The murine stromal cell line ST2 is an indicator of cellular responses from primary osteoblasts and is well known to respond to osteoactive factors such as vitamin D (43) and TNF-α (44) with regulated RANKL mRNA expression (45). Because debris wear can induce local bone remodeling by recruiting osteoclasts through the regulation of RANKL expression (43), RANKL mRNA expression of ST2 cells in response to particle loading was explored by a quantitative real-time PCR assay in the present study.

We found that the ST2 cells in their basal state express very low levels of RANKL and do not support osteoclastogenesis until treated with osteoclastogenic factors such as vitamin D (43). Ti-particle loading increased RANKL expression to significant levels. Particles of >1.5 μm caused significant increases in RANKL expression with increased response to the largest Ti-particle group. These results suggest that ST2 cells recognize particle size, and particles of >1.5 μm cause a response consistent with the initiation of local bone remodeling. Although the smaller particle size did not cause noticeable changes in RANKL expression, osteoblast cell function was impacted in other ways. In our in vitro study, proliferation results showed that particles of <1.5 μm cause significant inhibition (>40% by 0.1% particle loading) and viability decrease (15% for 72-h loading). Also, in our in vivo study, particles of this size-group inhibited bone ongrowth and recovery by 40% after loading particles with pin insertion. Hence, Ti particles of different sizes appear to be able to generate different functional responses in bone osteoblast and stromal cells.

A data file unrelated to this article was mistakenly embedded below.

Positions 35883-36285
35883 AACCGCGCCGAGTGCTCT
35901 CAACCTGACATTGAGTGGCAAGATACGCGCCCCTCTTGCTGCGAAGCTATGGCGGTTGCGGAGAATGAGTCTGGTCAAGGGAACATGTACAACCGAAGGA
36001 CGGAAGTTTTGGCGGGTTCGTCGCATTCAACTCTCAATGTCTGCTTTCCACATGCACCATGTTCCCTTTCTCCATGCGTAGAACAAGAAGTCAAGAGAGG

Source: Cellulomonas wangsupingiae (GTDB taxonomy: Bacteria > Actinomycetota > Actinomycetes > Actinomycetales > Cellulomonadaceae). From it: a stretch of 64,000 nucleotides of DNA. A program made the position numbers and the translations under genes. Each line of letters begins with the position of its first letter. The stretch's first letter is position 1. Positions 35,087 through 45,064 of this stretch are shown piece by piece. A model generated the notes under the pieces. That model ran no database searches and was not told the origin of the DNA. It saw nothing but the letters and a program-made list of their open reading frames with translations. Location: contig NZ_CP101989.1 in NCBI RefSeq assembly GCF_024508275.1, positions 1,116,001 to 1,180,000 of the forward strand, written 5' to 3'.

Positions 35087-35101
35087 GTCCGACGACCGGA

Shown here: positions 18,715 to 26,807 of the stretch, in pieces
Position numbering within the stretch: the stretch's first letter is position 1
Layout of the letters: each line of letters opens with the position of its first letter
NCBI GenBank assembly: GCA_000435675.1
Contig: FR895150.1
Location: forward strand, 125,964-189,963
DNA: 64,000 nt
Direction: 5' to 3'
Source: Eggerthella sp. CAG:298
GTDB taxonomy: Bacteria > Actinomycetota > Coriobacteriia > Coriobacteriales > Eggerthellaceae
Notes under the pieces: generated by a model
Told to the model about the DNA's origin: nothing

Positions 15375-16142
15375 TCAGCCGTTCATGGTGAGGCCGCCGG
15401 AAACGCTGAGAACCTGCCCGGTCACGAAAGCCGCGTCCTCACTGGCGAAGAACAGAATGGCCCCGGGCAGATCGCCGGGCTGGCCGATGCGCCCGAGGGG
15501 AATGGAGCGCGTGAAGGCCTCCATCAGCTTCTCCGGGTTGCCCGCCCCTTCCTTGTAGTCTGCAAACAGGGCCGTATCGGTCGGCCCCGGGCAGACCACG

Our previous osteoblast biorheological studies indicate that phagocytosed Ti particles and actin filaments form a complex in the cytoskeleton, which, in turn, decreases cellular adhesion and cell spreading and, therefore, cellular-attachment area (28). Attachment-dependent cells, including osteoblasts, rely on interactions with extracellular substrates to maintain critical cell functions such as proliferation, expression of structural and adhesive proteins (type I collagen and fibronectin, respectively), and other activities related to cell viability and apoptotic behavior. It is reasonable to attribute a large degree of the loss of implant-integration capability of particle-loaded bone tissue in vivo to these effects of the particle loading of osteoblasts in vitro. A decrease in osteoblast viability, adhesion, protein secretion, and proliferation would greatly reduce the capability of the cell to integrate with an otherwise biocompatible implant, and it is the attenuation of these functions to which we attribute the reported loss of integration force.